Essex County Board of Supervisors
After years of lobbying the state, Essex County finally has a sales tax increase.
Members of the county Board of Supervisors voted 17-0 during a special meeting Aug. 26 to increase their share of the sales tax from 3.75 percent to 4.00 percent. The increase brings the total sales tax figure to 8.0 percent with state and county combined. Westport Supervisor Dan Connell was unable to attend the meeting.
The change will go into effect Dec. 1.
Gov. Andrew Cuomo last week signed legislation allowing counties across the state to make the same increase to their sales tax, which County Manager Daniel Palmer said would reflect an added $2 million in revenue for Essex County.
“I think that it is safe to say that this is something that is desperately needed,” Palmer said. “That figure represents about 12 percent of the tax levy that will now be raised through sales tax. It is the change you guys have been fighting for over the last four or five years.”
“The amount that we will be taken in and the amount that equals on the tax levy is something that is important for people to know,” Elizabethtown Margaret Bartley said.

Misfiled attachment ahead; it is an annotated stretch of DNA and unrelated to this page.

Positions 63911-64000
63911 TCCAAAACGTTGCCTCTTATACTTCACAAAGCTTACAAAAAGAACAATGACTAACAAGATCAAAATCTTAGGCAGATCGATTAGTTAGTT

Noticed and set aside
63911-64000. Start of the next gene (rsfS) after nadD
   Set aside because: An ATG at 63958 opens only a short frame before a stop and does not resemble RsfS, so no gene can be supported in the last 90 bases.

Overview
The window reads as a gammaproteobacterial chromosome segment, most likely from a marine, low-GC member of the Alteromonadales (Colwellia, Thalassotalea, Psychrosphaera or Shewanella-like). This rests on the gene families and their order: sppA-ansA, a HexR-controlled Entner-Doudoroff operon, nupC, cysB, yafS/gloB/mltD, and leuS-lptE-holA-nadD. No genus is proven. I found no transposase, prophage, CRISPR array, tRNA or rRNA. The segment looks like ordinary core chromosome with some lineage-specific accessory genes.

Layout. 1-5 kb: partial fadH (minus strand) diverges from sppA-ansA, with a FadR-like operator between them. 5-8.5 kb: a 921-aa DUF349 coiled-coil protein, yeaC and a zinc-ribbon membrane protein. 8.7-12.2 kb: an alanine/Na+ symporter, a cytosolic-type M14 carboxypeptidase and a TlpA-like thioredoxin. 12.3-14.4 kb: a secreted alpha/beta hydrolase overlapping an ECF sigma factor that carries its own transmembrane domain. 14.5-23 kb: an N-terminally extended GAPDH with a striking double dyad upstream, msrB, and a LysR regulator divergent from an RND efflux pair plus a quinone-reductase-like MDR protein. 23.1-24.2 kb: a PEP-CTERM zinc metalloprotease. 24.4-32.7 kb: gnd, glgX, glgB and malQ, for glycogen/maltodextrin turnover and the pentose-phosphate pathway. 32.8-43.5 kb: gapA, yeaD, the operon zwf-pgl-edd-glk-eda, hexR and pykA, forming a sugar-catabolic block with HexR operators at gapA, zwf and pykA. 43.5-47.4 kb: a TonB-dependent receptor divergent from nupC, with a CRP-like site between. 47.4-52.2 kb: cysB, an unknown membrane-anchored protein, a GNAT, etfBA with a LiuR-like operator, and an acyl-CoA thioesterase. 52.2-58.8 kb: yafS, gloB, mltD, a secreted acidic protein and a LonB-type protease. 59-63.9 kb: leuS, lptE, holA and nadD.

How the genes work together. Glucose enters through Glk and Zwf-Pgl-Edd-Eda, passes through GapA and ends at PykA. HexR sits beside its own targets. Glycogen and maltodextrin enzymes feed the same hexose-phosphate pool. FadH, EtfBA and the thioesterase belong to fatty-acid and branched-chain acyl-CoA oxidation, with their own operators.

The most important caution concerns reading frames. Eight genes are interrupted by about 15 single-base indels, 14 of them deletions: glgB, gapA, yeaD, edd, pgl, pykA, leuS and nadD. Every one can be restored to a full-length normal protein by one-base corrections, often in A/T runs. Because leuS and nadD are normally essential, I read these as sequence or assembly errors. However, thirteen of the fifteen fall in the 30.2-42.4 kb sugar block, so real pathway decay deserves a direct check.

The increase will put Essex County on par with neighbors Clinton and Franklin County, which were already imposing the 4 percent county sales tax (8 percent total with the state share) and will help the county make up for lost revenue from other state and federal funds.
“Since 2008, the county has lost approximately $4.5 million in revenue sources from state and federal funds,” Palmer said. “Essex County is a tourism-driven county. We have over a million visitors that come in on an annual basis. This increase is an opportunity to collect more revenue from those visitors.”
County Attorney Dan Manning said vendors in the county would be notified through mail of the change as well as through advertising.
“This will give businesses enough time to switch over their machines,” he said.
Some supervisors expressed their approval for the resolution before voting.
“A tax is a tax, but this is certainly not as regressive as property tax is,” Moriah Supervisor Tom Scozzafava said. “I am sure none of us want to impose an additional tax, but this is a much more fair way to do so.”
“I can’t ever remember personally saying that I would rather go to this restaurant and eat because it is only at 7.75 percent instead of 8,” Newcomb Supervisor George Canon said.
“This is not something that Gov. Cuomo took lightly,” Board Chair and Jay Supervisor Randy Douglas said. “This is one that we felt that home rule was important. He reached out to truly understand what this meant to small communities like ours.”
Douglas also thanked the local state representatives for helping to get the measure signed by Cuomo, including Sen. Betty Little, Assemblyman Dan Stec and former Assemblywoman Teresa Sayward. He also thanked Manning, Palmer and County Treasurer Michael Diskin for their involvement.